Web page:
• Simon Olesen, Manager |

Most of the biggest Danish multinationals today are publishing tax policies, often further supported by additional disclosures in their annual report, sustainability report, or even standalone tax reports. In this respect, Danish companies are on the forefront of tax transparency when benchmarked on a Nordic scale – and in my experience also from a global perspective. I can refer to our analysis in “The State of Tax Transparency” in the 2023 version of the Nordics GRI 207 benchmark.

However, even in Denmark, relatively few companies already provide the level of detail about tax governance and tax risk management that should arguably be expected from them (as detailed in GRI 207), , even though these areas are of growing interest for major stakeholders such as investors and tax authorities. I expect these areas to take a more central position in the future, where the focus will likely turn to “greenwashing” (or taxwashing as discussed in our quarterly Responsible Tax Matters newsletter – Q1 2024) and how companies are making sure that their policies are in fact adhered to internally in their groups – and that they can demonstrate that.

With that in mind, this blog post examines the current state of tax governance disclosures and their content focus through the lens of GRI 207-2: Tax Governance, control, and risk management.

Addressing stakeholder expectations

Danish companies do well in describing how tax (naturally) is part of their enterprise-wide risk management framework (aka ERM Framework) and provide information around central roles, responsibilities, and accountability for tax affairs and risk. These fundamentals are often outlined in a published tax policy. That puts companies in line with the OECD Guidelines for Multinational Enterprises on Responsible Business Conduct and thereby the Minimum Safeguards of the EU Taxonomy Regulation.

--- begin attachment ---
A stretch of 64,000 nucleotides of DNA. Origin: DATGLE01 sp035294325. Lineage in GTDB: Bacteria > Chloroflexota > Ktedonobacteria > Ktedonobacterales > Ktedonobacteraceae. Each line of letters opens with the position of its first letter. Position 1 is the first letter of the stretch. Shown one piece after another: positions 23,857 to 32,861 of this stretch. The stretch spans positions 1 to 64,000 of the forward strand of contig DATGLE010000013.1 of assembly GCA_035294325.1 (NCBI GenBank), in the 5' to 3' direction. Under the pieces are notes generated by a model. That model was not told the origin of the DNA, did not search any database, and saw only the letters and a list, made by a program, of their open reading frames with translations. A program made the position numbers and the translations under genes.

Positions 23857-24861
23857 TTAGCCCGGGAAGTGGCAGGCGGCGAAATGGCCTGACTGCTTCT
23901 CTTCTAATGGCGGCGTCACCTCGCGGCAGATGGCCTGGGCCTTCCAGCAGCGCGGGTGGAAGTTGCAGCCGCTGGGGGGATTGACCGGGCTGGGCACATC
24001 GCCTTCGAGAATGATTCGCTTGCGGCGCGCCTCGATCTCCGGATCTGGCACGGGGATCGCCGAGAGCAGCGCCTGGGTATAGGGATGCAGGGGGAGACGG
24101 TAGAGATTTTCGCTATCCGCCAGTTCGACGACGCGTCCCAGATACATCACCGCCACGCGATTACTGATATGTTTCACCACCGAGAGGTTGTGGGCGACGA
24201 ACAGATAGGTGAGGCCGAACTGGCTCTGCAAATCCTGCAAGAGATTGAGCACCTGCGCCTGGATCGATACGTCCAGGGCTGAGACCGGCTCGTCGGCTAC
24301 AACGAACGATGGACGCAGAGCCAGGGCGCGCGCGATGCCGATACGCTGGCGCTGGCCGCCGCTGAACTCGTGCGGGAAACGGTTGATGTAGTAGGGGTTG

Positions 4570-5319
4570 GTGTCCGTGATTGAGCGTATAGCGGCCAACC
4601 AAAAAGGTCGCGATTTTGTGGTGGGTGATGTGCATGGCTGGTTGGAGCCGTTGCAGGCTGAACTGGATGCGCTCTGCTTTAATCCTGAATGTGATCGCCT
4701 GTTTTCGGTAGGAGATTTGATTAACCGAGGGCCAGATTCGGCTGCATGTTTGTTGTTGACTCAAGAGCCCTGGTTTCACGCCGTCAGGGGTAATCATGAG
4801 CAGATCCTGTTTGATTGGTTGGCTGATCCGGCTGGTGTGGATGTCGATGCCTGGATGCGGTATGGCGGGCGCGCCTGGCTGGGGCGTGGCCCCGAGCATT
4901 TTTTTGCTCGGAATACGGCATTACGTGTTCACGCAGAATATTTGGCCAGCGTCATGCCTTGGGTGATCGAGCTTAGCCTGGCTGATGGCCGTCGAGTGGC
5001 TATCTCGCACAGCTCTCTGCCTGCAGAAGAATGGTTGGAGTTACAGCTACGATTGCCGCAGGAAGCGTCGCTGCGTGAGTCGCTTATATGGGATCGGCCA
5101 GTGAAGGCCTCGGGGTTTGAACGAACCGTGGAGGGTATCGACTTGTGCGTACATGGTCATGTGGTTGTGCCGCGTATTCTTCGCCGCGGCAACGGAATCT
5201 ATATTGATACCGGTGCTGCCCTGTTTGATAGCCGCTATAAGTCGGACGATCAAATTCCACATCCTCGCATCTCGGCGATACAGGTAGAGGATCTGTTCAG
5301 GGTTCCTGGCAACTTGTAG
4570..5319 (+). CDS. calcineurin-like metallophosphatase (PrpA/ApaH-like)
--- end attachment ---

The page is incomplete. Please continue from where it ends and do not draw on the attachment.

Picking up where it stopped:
What is often missing becomes more apparent when we consider who the communication is for. The stakeholders who traditionally have shown interest in tax governance and tax risk management are tax authorities and, increasingly, investors.

Tax authority involvement

Tax authorities have shown an interest in systems of tax control frameworks as good governance and a foundation for cooperative compliance. Tax authorities expect companies to have a (very) low tolerance for compliance risk related to taxes. Similarly, tax authorities have a different understanding of materiality than enterprise-wide risk management systems, especially in relation to financial impacts .

While tax authorities are not setting public transparency expectations, this does not mean that, either now already or in the future, tax authorities will read through public tax reports and specifically disclosures on tax governance and risk management to identify companies worth engaging with. So these expectations remain relevant even for those companies not actively involved in cooperative compliance relationships.

The expectations from investors

Investor engagement on tax affairs has both contributed to and been shaped by the Principles of Responsible Investment’s “ENGAGEMENT GUIDANCE ON CORPORATE TAX RESPONSIBILITY” released in 2015. These guidelines call for information about responsibility for setting tax policy, the level of board oversight, and how policies are implemented from board level to management. The guidance also identifies tax risk management and reputational risk related to tax practices as a relevant investor concern.

While companies could provide this information to (prospective) investors directly, when asked for it, this is arguably not enough. Investors should be able to find this information, or at least some of it, in public reporting. This is more time- and cost-effective for investors, and the work itself that goes into reporting on tax governance and tax risk management can be an indicator of the maturity and effectiveness of tax risk and control systems.

Getting from good to better